Permit 2 Perform
BDC Pro2 Championship

The birth of Pro2 division at BDC!

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With lockdown 2.0 in full effect and the early stages of version 1 putting a huge dampener on a fair few events, the question on most people`s lips was what happens now to the British Drift Championship. It was season full of promise and the second year of its current owner, Matt Stevenson. His vision was quite clear, maintain and improve the adventure. As we all here in UK, round one hit as lockdown took full effect. Plans changed from the end of May to eventually a behind closed doors event at the start of August at the famous Driftland in Scotland.

Many drivers took the decision at that point of the initial lockdown, that 2020 was an inevitable write-off due the uncertainty of the way things were playing out with the country. Others still put their faith into a championship living in hope that something could be rescued. The management team with Matt were most definteley at the top of that list, not realistically from a drivers point of view but from the promoters. A lot of time and money had been invested to showcase the championship a second time round, and also wanting to produce a worthy series that could raise the spirits of the drivers and fans in a sea of doubt.

Drivers could be seen going two ways at this point, either taking the time out that the lockdown provided to strip their car and mothball 2020 or take their time to finesse their vehicle of choice making it that just that little bit more polished. Let`s not take anything away from the re-builders, it was a bold decision to step away, one that i certainly admire them for. The others also keep their faith hoping something would happen so they could hit the ground rolling.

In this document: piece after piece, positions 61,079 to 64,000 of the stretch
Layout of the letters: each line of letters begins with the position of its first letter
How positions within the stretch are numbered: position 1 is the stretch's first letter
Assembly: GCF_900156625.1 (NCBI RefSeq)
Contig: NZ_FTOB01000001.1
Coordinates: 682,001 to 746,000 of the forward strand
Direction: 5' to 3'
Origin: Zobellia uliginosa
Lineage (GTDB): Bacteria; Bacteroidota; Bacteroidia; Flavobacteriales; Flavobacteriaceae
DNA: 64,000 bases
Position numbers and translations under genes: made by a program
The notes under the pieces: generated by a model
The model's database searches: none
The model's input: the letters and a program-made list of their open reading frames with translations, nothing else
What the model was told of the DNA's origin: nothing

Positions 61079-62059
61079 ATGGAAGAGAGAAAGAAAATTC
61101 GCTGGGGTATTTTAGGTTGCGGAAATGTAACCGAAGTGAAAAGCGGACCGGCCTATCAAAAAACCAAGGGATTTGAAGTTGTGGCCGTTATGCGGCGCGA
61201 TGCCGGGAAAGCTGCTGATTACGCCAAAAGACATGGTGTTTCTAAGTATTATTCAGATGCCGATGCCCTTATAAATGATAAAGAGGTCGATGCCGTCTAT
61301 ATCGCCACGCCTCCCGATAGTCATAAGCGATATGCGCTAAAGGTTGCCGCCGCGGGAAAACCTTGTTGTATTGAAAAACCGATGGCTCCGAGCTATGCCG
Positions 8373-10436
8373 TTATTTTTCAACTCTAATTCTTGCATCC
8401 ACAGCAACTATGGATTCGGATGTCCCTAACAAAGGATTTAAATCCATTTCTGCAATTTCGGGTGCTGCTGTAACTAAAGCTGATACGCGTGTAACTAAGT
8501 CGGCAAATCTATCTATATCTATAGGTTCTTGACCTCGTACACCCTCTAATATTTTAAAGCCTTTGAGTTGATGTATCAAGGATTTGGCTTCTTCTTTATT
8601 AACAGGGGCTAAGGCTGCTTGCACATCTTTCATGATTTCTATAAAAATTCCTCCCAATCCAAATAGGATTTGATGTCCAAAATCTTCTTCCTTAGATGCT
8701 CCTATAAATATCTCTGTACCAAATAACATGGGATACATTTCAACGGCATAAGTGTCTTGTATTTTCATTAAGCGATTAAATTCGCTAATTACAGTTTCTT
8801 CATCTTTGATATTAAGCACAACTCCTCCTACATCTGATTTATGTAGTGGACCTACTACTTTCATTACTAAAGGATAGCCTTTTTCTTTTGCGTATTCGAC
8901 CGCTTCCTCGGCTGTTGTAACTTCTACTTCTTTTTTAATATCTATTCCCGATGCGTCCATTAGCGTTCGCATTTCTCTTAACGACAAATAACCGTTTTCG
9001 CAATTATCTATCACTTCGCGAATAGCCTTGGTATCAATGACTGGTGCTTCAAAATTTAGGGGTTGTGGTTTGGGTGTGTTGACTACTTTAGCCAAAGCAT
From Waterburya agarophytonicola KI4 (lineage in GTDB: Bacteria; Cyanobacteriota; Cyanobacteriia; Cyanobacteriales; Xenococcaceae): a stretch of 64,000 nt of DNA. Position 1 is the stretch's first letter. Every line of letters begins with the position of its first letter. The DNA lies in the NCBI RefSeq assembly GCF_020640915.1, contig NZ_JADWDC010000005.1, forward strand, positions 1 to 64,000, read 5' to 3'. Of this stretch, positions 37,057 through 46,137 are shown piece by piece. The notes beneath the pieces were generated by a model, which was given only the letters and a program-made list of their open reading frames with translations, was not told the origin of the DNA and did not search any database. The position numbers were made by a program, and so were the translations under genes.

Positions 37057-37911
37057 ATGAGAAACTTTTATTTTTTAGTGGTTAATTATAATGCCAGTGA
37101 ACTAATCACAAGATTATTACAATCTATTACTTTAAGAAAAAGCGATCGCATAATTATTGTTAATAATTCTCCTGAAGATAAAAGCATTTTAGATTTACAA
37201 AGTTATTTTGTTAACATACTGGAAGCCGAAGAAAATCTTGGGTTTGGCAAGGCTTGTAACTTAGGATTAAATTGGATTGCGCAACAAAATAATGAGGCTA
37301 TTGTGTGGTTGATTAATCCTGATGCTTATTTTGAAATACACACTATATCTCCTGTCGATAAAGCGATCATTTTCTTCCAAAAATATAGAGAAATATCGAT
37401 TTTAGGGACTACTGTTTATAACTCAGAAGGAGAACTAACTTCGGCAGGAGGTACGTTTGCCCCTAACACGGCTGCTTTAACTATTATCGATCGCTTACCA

With a lower amount of competitors expected if and indeed when the series kicked offwhat was really needed was the feeder series of Driftcup to provide its annual flock of drivers willing to step up and fill the ranks. The natural progression of the championships was a guarantee at the start of the year but with all the things that happened that was now in doubt. The eventual announcement that Driftcup 2020 was never happening cast a huge shadow to the ranks.

As the months progressed the lockdown eventually eased and rescheduled dates for the season began to emerge. the remaining drifters eager to get their "drift on" waited to see if the confirmed dates would pan out ready to go. Matt finalised four dates at four venues but with as expected a less than anticipated grid. The question was asked how to fill the void and repay the drivers with a championship that they expected and not a watered down replacement. I can only speculate from this point, what happens at BDC headquarters is anyone`s guess, but i assumed that Matt weighed all the possiblities and came up with a stroke of genius. The Pro 2 Permits were born. It was a simple plan, take the best that the other series had to offer, with recommendations and personally witnessed driving and offer them an invitation to compete. All it needed was a confirmation of the drivers availability and willingness to compete and the championship was set to become just that again, a championship.

Let`s now look at a breakdown of those who were willing to keep the dream alive and thrive in a time of uncertainty. These drivers(see above) with the addition of a couple extra were the final draft of drivers that would contest the Pro 2 grid during the 2020 season. Some well established drivers from across the UK mostly from Driftcup, some from the Retro Drift Championship(RDC) and some from the Scottish Drift Championship(SDC). All with one thing on their mind, compete and win. Funny thing one took the championship for Pro 2. More about that later. The whole idea was to bring the drivers on board and get the series singing again.